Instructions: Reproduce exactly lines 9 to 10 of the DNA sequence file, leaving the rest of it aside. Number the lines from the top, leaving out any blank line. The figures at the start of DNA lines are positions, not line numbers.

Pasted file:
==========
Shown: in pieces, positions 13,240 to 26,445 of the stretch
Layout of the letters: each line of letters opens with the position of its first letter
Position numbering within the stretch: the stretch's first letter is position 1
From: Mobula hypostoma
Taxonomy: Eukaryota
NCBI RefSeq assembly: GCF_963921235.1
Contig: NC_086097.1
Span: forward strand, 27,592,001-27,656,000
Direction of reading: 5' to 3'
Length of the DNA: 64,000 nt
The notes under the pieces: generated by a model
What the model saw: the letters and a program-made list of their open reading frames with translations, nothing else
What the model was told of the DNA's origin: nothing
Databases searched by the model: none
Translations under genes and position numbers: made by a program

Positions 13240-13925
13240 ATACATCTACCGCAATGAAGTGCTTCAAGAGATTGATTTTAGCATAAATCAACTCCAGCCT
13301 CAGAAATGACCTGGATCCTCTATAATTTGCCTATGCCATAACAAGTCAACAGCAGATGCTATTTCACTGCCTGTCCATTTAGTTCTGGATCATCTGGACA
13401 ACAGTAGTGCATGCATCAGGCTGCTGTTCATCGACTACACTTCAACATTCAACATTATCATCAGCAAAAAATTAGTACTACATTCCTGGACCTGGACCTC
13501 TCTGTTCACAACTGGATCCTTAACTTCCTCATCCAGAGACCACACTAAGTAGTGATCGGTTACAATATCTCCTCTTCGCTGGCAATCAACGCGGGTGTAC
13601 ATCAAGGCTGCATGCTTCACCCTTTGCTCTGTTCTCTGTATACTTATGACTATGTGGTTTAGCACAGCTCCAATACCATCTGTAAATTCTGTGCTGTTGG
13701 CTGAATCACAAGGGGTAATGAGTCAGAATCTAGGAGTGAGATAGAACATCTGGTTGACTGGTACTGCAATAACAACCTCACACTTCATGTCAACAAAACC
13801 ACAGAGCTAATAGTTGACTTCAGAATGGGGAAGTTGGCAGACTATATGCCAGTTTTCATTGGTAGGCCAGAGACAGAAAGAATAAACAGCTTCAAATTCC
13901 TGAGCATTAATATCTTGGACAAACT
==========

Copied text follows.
Direction of reading: 5' to 3'
Length of the DNA: 64,000 nt